Peter Kellogg, former proprietor of trading firm Spear Leeds & Kellogg, placed fraudulent trades that created a false appearance of activity in a stock to benefit companies owned by his children, the NASD said.
Kellogg, who sold his firm to Goldman Sachs Group Inc. for $6.5 billion in 2000, was cited for trades of Thoratec Corp., a Pleasanton, Calif.-based medical device maker, in 2001.
The NASD, formerly known as the National Assn. of Securities Dealers, said the trades between companies his family controlled were placed at prices that were unrelated to supply and demand. The NASD said Kellogg conducted "wash sales," or trades of securities without a real change in ownership.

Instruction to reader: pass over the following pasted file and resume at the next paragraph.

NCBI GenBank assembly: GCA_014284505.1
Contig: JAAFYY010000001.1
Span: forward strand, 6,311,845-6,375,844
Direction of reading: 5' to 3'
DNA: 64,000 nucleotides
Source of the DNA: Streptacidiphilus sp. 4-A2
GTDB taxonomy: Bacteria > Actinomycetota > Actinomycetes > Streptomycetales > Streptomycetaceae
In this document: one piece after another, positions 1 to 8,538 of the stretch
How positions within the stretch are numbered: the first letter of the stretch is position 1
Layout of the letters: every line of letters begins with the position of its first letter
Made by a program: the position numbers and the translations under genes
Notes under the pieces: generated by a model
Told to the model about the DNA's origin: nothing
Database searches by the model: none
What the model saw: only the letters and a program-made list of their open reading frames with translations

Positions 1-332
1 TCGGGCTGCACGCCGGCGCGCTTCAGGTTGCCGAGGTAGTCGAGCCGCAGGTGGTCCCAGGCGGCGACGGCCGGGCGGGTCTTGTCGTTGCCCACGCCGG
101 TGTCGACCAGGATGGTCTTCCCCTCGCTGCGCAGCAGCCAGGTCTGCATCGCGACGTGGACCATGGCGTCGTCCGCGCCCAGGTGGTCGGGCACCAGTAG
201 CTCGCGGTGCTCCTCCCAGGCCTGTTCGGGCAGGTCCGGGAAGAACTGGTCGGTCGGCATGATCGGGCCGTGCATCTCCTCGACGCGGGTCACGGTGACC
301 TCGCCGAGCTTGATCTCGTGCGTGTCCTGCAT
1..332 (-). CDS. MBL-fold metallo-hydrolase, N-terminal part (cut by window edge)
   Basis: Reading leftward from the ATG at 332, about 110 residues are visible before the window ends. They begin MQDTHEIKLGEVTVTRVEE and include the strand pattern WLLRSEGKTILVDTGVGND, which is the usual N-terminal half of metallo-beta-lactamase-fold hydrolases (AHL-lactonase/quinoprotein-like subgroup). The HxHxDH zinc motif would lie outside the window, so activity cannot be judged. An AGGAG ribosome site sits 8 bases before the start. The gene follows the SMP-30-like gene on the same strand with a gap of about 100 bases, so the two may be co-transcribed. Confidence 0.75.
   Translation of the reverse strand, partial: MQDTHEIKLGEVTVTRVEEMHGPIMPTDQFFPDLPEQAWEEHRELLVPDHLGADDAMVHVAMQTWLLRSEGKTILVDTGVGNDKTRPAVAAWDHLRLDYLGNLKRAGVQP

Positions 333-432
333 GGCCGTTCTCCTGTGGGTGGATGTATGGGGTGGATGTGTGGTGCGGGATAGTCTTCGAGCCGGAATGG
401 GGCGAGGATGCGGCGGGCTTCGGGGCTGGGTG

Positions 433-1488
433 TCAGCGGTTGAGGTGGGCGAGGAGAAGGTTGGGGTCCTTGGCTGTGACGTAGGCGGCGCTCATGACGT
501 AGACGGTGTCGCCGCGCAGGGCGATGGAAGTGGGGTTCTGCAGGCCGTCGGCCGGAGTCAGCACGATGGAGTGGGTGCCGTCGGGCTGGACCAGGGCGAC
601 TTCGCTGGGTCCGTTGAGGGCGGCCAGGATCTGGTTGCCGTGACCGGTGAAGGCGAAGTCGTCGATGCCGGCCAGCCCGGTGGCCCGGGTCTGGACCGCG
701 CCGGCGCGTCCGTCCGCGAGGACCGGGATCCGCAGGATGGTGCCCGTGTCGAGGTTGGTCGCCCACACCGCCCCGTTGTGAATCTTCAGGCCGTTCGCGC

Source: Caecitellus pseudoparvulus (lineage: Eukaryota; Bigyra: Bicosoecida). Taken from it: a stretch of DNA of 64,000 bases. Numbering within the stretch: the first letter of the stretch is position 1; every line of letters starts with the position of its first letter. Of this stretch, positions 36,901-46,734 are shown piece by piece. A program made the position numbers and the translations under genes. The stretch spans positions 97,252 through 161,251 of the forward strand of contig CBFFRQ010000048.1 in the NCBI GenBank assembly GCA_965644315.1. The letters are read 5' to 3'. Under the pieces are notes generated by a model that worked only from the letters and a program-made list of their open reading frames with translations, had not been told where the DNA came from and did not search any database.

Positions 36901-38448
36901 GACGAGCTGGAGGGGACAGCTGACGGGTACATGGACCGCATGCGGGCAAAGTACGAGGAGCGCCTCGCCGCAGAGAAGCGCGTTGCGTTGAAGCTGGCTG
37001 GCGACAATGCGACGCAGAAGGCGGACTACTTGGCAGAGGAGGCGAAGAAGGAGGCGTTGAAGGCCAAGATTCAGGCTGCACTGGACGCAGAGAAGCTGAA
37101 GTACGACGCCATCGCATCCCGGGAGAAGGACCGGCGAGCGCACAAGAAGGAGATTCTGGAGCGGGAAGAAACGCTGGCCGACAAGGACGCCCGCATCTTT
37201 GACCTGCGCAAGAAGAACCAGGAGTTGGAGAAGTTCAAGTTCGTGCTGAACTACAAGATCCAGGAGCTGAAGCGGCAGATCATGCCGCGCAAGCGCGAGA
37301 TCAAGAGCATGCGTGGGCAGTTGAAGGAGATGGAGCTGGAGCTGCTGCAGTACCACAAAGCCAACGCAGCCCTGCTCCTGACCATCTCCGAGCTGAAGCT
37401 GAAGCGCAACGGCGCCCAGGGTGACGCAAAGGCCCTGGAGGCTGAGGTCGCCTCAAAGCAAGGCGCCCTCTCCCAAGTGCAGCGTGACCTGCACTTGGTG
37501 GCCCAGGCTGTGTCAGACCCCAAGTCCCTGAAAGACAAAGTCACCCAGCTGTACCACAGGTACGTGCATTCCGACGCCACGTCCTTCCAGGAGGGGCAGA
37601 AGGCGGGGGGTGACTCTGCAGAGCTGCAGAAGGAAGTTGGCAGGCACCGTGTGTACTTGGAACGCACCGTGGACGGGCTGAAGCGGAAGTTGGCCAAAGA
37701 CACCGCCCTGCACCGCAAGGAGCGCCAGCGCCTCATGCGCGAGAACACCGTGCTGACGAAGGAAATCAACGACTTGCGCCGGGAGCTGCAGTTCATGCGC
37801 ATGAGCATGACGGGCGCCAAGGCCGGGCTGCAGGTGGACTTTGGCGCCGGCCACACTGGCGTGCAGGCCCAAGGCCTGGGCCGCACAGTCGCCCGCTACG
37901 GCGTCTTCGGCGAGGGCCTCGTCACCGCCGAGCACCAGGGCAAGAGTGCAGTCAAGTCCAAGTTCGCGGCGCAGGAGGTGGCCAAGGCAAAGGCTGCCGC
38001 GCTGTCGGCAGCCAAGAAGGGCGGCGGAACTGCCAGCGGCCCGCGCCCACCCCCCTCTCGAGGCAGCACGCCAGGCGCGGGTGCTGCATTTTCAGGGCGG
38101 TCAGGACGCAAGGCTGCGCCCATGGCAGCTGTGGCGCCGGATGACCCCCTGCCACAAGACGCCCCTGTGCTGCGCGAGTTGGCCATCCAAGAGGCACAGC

The allegation comes as Spear Leeds and other New York Stock Exchange floor trading companies try to settle allegations that they fleeced investors by trading ahead of their orders from 2000 to 2002. Kellogg, whose father was an NYSE chairman, has an office at Spear Leeds, although Goldman spokesman Ed Canaday said he no longer had a role in the business.
Kellogg did not return a call for comment.